Dell Computer Corp. is betting on the servers and storage market as a high-growth area for the near future, said Chairman and Chief Executive Officer Michael Dell in his keynote address at the Comdex trade show here Monday. The growth of high-speed Internet connections as well as the explosion of new devices for Internet access all portend a need for more server capacity, he said. [Note to editors: This is a second update of an earlier story. New material appears in bold.]Dell predicted continued rapid growth in his company's server sales. Dell is Number 2 in the worldwide server market, he said, and one in four servers sold in the U.S. is a Dell. "We believe the same thing that happened in PCs and notebooks will happen in the server market."
In his keynote speech, Dell made sure that no one could miss the message that wireless is the future. He introduced several video segments featuring his mother interviewing people in the street about what products they want for their computing needs, as well as dancing in a gym studio while singing, "Wireless! Wireless!"
"All our laptops have wireless capabilities embedded," said Dell. "That doesn't mean that they can't run on wired networks, I know that a lot of our customers don't have access to a wireless network," he said.
His company is committed to "industry standards" such as Windows 2000 and Linux, he said. He credited non-proprietary architecture, with its high rate of innovation and low cost, with helping break open the server market, once dominated by proprietary vendors such as Sun Microsystems Inc., Silicon Graphics Inc., and Hewlett-Packard Co.
Dell said his company's "scale-to-size" servers are proving popular with customers, listing several companies, such as USAToday.com, Exxon-Mobil Corp., Nasdaq Stock Market Inc., and the U.S. Navy, which have chosen his company's servers products.
Dell predicted a growing shift from fixed to mobile computing, but said technology such as automotive and handheld devices and Web-enabled phones are a complement and not a replacement for the PC. He said Dell's customers are telling the company they prefer the idea of mobile Internet access via wireless notebook computers, using technology such as the Bluetooth and 802.11 standards as well as emerging wireless telecommunications technology such as GPRS (General Packet Radio Service), wideband CDMA (Code Division Multiple Access) and UMTS (Universal Mobile Telecommunications System). He said new Dell products, such as a C600 wireless notebook, are poised to take advantage of that trend.
"We have a booth here at Comdex where we are showing handhelds, MP3 devices, and we are selling those," he said. "But I don't want you to walk away from here under the impression that those products come anywhere near the importance of the servers and the storage products." He did, however, confirm that Dell is currently investigating going into the handheld market.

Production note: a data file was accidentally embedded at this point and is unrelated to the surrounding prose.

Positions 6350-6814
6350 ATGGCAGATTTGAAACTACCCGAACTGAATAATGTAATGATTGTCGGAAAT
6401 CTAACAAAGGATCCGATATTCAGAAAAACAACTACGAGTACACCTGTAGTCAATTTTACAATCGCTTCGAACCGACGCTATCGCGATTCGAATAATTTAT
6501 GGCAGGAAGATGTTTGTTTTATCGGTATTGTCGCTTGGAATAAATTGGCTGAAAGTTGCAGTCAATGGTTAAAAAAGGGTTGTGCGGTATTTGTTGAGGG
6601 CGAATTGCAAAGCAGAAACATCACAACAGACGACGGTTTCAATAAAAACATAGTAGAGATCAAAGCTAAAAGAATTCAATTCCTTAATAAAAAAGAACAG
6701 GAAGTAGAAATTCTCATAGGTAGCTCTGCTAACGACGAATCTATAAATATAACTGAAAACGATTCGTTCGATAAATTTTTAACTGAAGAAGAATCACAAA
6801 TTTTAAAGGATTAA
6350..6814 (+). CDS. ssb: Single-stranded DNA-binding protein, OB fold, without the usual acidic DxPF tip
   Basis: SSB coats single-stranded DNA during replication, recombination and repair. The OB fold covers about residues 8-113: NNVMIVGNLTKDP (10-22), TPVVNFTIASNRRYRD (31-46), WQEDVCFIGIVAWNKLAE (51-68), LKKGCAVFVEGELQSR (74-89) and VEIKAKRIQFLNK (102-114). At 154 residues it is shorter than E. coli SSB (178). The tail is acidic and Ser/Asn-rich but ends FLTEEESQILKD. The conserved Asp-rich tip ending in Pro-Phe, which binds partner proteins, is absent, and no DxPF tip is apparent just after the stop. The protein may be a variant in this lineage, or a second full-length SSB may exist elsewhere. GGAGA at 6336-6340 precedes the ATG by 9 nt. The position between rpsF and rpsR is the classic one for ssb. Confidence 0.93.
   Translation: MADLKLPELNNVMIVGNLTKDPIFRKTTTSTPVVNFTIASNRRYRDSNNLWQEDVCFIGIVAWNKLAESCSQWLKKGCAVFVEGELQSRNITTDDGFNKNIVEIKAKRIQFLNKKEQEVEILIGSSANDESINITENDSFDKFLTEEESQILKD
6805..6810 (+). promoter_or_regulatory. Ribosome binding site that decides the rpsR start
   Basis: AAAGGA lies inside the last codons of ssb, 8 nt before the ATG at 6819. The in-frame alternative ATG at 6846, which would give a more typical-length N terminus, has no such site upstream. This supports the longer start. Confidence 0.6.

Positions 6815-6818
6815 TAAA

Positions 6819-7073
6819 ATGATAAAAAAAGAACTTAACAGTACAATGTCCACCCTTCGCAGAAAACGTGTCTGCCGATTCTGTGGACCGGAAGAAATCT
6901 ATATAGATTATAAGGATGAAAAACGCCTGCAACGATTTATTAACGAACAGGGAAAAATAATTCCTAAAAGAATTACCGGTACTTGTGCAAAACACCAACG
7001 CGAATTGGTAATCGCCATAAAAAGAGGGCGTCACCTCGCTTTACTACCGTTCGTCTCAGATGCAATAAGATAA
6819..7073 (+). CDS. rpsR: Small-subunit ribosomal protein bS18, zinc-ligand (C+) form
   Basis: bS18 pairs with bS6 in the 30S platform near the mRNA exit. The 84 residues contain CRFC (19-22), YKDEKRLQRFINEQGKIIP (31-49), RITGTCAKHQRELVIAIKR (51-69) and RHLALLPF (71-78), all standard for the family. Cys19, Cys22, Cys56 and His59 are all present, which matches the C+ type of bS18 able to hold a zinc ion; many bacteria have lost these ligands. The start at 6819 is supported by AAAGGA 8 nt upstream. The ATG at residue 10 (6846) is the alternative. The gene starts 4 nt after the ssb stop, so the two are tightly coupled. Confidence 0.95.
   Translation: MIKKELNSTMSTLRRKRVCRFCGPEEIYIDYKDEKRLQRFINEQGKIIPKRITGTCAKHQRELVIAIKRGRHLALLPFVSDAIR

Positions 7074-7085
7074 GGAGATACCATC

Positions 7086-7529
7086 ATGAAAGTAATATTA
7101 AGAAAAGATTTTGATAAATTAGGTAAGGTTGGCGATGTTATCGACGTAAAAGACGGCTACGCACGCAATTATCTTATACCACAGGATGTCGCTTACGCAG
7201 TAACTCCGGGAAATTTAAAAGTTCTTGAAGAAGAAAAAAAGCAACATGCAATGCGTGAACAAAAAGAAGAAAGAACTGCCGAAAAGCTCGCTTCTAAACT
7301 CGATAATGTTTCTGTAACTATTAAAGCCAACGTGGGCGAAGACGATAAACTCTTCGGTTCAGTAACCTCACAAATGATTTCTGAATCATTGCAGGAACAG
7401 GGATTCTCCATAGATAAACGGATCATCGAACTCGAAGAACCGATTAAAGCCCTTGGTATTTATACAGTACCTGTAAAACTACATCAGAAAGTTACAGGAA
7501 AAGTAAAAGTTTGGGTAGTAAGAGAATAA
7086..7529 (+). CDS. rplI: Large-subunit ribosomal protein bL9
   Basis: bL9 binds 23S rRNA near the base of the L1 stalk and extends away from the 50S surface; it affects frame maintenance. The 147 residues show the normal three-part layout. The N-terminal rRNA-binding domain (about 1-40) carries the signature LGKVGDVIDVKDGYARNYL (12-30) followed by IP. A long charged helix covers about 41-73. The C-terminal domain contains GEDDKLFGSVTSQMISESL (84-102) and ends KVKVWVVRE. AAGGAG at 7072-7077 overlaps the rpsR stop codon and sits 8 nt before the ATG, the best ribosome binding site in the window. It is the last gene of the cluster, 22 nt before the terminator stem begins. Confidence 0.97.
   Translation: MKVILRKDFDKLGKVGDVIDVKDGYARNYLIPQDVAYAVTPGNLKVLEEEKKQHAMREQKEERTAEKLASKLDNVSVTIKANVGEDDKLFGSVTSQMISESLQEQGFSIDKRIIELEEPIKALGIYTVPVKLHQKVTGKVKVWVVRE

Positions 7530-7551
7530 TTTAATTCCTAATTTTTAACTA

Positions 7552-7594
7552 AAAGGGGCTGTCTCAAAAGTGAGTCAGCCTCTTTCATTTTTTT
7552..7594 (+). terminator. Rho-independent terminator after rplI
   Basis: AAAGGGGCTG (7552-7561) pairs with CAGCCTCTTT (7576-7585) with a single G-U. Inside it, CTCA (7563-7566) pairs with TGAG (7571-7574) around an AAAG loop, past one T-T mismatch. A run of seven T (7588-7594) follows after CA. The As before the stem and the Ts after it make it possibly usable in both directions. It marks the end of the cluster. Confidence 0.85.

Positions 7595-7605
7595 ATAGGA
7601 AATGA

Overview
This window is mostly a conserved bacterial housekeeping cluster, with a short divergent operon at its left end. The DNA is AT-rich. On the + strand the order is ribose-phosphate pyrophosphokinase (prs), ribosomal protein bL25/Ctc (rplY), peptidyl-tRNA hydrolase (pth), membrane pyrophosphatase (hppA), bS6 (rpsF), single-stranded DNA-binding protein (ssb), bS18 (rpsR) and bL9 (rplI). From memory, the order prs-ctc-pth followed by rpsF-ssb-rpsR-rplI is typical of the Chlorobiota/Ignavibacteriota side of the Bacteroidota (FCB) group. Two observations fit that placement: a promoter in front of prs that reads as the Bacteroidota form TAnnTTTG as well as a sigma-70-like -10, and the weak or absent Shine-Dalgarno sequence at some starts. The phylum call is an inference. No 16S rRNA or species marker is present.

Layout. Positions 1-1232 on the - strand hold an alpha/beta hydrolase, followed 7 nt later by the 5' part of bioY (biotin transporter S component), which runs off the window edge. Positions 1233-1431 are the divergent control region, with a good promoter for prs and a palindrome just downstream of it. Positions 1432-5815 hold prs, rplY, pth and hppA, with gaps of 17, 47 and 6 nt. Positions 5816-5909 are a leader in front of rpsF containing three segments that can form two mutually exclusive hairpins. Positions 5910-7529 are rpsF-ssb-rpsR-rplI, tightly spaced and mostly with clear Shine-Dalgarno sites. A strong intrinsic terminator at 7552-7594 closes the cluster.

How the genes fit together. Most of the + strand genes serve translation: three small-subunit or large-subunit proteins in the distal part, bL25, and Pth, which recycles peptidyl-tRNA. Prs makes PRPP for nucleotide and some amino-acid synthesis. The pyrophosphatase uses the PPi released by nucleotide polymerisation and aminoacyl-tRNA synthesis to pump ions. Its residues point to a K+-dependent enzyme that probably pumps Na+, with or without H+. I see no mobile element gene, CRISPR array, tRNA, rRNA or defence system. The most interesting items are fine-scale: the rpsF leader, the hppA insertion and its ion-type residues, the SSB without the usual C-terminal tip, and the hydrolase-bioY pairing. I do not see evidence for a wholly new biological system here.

"It's customers that made Dell great in the first place, and if we're smart enough and quick enough to listen to customer needs, we'll succeed," said Dell.
Dell said his company avoids "obsolescence" by responding to customer requests via the Dell.com Web site, which generates some US$50 million a day in revenue. Taken alone, Dell.com would rank 90 on the Fortune 500 list of top companies, he said.
Dell outlined plans for further growth of the Internet platform. Over half of the company's customers use Web-based customer support -- a proportion which the company hopes to increase to over 80 percent by the end of next year, he said. Dell is increasingly using an online "resolution assistant" to diagnose problems remotely, he said, adding, "We believe we can detect and solve issues in a self-healing mode" over the Net.
When asked about the current chaotic situation with the U.S. elections, Dell was noncommittal. He did, however, say that as far as Dell is concerned, it will not make any difference who becomes the next president. Dell said he believes that any government will be technology-friendly, especially when it comes to education.
Dell also said that his company has a tradition of in-house production, and is not looking to use outsourcing services.
When asked if Dell is ready to move into the biometrics market, Dell said the company is already there.
"We have a whole security group at Dell," he said. "Some customers want digital keys, others want digital signatures, eyeballs, some are happy with passwords, others prefer hard drives that can be removed and locked up, others prefer encryption methods. There are eight different security offerings to choose from." He said the company is looking to form partnerships in the biometrics area.
W. Michael Dewel, president of Houston-based Chipsmart, is one corporate buyer who thought Dell's keynote here today was excellent.
"Dell has a great concept with all its scalability," said Dewel.
"He (Michael Dell) did an excellent job." Dewel has not, however, chosen Dell for his own company. "We have HP (Hewlett-Packard) machines," said Dewel.
Dell, in Round Rock, Texas, can be reached at +1-512-338-4400 or http://www.dell.com/.